Called "the most perfect writer of a generation" by his contemporary Norman Mailer, Truman Capote (1924-1984) was born Truman Streckfus Persons on this day in New Orleans.
The son of a former Miss Alabama, he achieved literary fame at the age of 21 with his first book, Other Voices, Other Rooms which included this stunning passage, a tribute to his genius:
"The true beloveds of this world are in their lover's eyes lilacs opening, ship lights, school bells, a landscape, remembered conversations, friends, a child's Sunday, lost voices, one's favorite suit, autumn and all seasons, memory, yes, it being the earth and water of existence, memory."
Capote wrote the novella Breakfast at Tiffany's in 1958 with Marilyn Monroe in mind, and balked at the casting of Audrey Hepburn in the famous film role. He was 42 when he finished his masterpiece, In Cold Blood, a "nonfiction novel" about the brutal murder of a Kansas farm family which took him six years to write. Reading like a novel, Capote created an entire new genre of writing called creative nonfiction.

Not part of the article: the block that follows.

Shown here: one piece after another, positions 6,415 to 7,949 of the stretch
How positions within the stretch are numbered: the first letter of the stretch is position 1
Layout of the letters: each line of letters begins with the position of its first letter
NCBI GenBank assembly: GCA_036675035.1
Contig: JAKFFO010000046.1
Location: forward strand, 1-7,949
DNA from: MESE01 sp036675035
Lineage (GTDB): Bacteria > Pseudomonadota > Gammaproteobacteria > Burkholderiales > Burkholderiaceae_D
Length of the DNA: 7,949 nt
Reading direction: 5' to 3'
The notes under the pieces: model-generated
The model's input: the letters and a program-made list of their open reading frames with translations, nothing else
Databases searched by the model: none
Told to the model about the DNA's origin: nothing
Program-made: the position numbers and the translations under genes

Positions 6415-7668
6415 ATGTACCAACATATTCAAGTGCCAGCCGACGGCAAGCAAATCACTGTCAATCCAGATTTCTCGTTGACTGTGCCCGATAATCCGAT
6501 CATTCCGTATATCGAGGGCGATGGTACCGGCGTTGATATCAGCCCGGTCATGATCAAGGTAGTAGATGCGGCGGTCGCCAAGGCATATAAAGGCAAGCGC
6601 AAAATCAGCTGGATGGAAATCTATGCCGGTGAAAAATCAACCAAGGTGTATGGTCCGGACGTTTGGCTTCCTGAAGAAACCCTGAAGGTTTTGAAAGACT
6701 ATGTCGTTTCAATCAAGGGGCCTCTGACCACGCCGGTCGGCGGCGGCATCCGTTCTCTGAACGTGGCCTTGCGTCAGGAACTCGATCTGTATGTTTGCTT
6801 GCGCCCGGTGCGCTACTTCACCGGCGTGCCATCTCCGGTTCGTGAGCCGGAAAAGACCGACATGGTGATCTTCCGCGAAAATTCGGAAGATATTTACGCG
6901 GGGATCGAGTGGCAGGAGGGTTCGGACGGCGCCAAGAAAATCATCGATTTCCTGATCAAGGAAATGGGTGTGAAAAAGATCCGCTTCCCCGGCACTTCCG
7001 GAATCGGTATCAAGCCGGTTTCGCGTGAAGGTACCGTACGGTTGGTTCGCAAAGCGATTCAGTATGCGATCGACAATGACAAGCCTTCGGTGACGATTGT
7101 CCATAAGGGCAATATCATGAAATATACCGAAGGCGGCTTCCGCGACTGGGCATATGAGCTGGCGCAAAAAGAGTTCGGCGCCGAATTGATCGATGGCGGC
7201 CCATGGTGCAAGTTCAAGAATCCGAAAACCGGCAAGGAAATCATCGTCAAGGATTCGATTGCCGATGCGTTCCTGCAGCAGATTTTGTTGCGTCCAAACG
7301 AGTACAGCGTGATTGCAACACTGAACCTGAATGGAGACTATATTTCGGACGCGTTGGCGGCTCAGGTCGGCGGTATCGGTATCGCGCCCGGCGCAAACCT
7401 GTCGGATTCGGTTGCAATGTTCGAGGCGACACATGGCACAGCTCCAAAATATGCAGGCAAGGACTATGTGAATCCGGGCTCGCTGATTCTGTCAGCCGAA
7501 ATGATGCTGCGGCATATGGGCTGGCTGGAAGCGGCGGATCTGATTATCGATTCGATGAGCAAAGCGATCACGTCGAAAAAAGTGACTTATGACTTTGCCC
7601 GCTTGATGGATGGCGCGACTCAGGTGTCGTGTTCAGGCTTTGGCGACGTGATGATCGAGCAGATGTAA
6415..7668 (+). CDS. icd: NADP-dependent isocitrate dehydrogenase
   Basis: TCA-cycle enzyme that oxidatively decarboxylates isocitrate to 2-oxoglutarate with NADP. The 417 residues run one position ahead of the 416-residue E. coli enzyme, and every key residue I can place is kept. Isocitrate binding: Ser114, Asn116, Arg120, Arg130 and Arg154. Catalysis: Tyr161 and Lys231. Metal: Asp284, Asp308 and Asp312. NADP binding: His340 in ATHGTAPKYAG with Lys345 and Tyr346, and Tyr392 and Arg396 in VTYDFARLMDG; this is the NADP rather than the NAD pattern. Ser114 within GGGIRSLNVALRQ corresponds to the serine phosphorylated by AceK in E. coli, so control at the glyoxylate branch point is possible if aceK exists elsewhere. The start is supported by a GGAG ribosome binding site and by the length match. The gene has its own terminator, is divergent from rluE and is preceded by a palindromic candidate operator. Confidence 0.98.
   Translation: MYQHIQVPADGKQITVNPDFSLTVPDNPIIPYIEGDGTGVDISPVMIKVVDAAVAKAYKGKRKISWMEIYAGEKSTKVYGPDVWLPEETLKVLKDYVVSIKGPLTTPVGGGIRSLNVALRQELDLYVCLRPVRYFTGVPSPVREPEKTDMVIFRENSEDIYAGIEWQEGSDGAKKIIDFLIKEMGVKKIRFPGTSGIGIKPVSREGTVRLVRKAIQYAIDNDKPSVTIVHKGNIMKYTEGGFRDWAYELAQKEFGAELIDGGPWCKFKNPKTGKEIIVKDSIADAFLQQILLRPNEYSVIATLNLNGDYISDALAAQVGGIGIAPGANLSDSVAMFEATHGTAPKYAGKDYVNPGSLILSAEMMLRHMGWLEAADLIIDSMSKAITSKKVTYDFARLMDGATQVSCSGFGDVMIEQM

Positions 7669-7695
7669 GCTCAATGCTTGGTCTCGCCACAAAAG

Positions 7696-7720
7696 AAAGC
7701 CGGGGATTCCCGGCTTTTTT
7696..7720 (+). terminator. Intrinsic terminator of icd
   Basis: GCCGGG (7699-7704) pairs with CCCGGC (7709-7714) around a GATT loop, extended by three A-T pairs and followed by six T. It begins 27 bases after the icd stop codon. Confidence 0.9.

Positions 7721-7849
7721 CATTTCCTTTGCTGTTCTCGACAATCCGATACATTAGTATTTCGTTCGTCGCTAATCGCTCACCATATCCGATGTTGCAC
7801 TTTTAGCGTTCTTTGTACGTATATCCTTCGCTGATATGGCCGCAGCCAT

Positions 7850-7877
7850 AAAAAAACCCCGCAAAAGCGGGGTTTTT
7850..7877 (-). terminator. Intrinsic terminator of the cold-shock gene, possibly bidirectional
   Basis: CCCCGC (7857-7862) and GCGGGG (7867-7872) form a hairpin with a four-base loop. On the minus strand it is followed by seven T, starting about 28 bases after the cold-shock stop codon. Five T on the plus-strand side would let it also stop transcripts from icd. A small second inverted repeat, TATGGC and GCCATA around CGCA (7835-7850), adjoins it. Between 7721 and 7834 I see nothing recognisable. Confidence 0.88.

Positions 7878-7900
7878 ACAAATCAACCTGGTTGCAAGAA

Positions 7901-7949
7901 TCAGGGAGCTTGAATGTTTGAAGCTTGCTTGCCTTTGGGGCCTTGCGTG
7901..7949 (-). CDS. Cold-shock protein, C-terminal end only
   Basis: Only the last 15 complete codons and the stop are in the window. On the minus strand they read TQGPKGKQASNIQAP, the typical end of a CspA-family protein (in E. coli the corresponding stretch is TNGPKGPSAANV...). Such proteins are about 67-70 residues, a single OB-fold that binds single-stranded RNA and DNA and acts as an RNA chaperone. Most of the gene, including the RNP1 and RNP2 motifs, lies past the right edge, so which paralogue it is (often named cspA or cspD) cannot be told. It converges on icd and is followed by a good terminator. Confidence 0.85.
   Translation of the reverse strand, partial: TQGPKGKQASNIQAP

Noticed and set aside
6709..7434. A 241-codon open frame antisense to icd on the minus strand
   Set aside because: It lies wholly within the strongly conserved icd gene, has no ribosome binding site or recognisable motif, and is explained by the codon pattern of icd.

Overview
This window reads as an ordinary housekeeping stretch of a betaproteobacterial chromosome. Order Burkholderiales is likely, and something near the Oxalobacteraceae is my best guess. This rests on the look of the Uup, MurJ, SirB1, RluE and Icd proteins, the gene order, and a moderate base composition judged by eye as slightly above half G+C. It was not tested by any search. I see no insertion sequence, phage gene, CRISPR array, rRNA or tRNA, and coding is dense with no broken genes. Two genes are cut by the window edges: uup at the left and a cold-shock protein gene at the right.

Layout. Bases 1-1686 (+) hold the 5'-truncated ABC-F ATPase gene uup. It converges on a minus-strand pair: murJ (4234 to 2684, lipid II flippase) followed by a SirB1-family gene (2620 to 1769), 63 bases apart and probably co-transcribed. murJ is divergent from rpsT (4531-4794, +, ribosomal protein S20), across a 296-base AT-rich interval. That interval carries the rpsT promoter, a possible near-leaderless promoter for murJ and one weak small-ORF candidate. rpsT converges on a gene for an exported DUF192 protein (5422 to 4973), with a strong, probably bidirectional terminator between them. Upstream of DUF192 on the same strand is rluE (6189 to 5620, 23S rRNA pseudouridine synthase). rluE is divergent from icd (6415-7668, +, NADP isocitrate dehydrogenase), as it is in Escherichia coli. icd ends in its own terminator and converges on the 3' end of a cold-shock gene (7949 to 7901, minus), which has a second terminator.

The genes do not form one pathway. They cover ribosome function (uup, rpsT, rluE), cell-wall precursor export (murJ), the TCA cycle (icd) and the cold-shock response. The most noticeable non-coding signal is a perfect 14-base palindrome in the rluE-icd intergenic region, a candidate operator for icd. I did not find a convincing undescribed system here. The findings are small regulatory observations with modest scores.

"Writing has laws of perspective of light and shade just as painting does, or music," he said, "If you are born knowing them, fine. If not, learn them. Then rearrange the rules to suit yourself."
Capote was five feet tall, boyish, with a high lisping voice. He could write dark drama and light comic fiction with equal brilliance. Biographer George Plimpton described Capote as an unbelievably charming man...a great story teller, and an engaging inventor of truth. "Truman had a great line that if it did not happen, this is the way it should have happened."
Of Capote, actor Humphrey Bogart said, "At first you can't believe him, he's so odd, and then you want to carry him around with you always."
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